This is as close to a Fox-bodied Shelby as you’re going to get. Built by the SAAC Car Company, an offshoot of the Shelby American Automobile Club, they were intended to be a modern interpretation of the 1965 Shelby GT350. Every aspect of the vehicle was addressed, from custom interior, to the stripes, to the 5-liter with GT40 components. You could get it in any color you wanted, as long as it was white with blue stripes. Nineteen-ninety three saw the introduction of the MK II that offered more color schemes, and a lower-cost, SAAC Snake—basically a MK II but with a stock engine.

7 – 1986 SVO

Photo courtesy of Automobilefinds.com

True, the SVO came out in ’84, but it was in 1986 (1985 and a half, to be exact) when Ford’s venerable 2.3 turbo engine belted out a whopping 205 horsepower and whupped up on Camaros left and right. Not only that, but it came with 16-inch wheels, four wheel disc brakes, and unique styling cues that separated it from a Mustang GT. Ford’s turbo program was, and still is, trend-setting.

6 – 1987-1993 5.0 Notchback

Photo courtesy of Mustangattitude.com

Otherwise known as the coupe, it was the sleeper of the bunch. Standard interior and no ground-effects gave it a lighter weight, which meant that it was faster than a fully-equipped GT. Not only that, but the whole notchback design with a separate trunk made it stiffer, structurally, resulting in better handling. They were so popular that many law enforcement agencies began utilizing them as pursuit vehicles.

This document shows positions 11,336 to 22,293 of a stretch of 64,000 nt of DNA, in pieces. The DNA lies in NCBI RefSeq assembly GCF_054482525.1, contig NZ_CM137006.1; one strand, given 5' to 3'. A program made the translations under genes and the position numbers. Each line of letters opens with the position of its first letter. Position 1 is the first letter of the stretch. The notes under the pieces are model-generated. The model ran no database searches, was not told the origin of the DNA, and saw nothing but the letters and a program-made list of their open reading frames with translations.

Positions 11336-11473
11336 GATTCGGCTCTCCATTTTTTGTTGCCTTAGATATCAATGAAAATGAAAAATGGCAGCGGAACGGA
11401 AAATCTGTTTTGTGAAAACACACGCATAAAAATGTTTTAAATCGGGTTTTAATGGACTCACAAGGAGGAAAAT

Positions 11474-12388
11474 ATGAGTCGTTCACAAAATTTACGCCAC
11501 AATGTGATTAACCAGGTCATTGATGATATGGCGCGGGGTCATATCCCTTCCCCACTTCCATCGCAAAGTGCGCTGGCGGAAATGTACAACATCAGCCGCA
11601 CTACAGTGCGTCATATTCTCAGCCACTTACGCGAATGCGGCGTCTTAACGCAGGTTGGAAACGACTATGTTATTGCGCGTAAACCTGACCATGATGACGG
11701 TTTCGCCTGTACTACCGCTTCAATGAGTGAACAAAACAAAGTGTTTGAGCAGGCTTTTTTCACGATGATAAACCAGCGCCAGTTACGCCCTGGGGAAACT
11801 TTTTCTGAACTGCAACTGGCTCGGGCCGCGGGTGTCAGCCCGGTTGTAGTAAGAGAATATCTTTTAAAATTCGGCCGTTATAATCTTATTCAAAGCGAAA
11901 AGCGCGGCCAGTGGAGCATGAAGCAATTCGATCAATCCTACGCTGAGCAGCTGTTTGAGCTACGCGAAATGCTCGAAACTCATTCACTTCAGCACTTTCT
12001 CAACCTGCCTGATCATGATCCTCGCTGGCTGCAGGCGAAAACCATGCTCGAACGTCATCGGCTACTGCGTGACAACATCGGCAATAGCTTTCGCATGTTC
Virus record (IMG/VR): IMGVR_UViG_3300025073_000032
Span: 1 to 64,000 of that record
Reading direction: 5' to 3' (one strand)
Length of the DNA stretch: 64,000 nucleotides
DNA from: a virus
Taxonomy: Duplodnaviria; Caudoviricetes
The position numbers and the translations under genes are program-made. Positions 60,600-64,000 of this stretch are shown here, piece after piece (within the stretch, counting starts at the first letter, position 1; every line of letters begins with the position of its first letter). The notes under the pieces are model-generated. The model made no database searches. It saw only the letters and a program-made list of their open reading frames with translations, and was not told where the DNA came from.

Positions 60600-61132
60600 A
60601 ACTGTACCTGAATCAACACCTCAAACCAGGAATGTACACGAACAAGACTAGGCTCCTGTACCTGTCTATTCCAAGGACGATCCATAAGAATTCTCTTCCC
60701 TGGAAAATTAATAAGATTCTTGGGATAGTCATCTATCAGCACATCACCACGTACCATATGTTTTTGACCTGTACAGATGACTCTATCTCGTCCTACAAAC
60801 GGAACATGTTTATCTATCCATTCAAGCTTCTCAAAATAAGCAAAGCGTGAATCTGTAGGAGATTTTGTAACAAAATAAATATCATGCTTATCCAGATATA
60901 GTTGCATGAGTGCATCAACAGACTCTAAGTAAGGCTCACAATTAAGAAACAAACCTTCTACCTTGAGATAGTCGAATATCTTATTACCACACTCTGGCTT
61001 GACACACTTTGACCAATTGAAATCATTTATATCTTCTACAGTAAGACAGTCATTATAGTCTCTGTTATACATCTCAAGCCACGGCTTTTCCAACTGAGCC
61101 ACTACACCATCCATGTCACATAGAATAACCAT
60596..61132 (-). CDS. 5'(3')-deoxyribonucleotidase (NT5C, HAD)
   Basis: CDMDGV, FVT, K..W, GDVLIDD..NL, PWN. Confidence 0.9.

5 – Roush 25th Anniversary Prototype

Photo courtesy of stangnet.com

In the pony car wars, it always seemed as if the Mustang would show up 48 cubic inches too short—but always pulled it weight anyway. How refreshing it was to see an actual Fox with a 351 under the hood, with twin turbos! Touted to be a ZR1 killer, the Mustang was commissioned by SVO as a possible 25th Anniversary Edition, and built by Roush.

It was rated at an extremely conservative 375 hp (more like 475), but proved to be too much for the chassis and driveline. Working on an abbreviated timeline, there was just not enough time to iron out the bugs, and it never made it to production, but the prototype is resting comfortably in Roush’s museum, so this is the only car on the list that you can’t buy.

4 – JBA Dominator GTB

Photo courtesy of SanDiegoweb.com

Want something aggressive-looking? Then look no further in the JBA Dominator GTB. At the time, J. Bittle American, or JBA, built a wild Mustang for a popular magazine’s top speed shoot-out. Dubbed the “Dominator GTA”, it became the basis for a wide-body kit they later produced, and for a nominal fee, they’d build you one just like this out of your brand-new Mustang.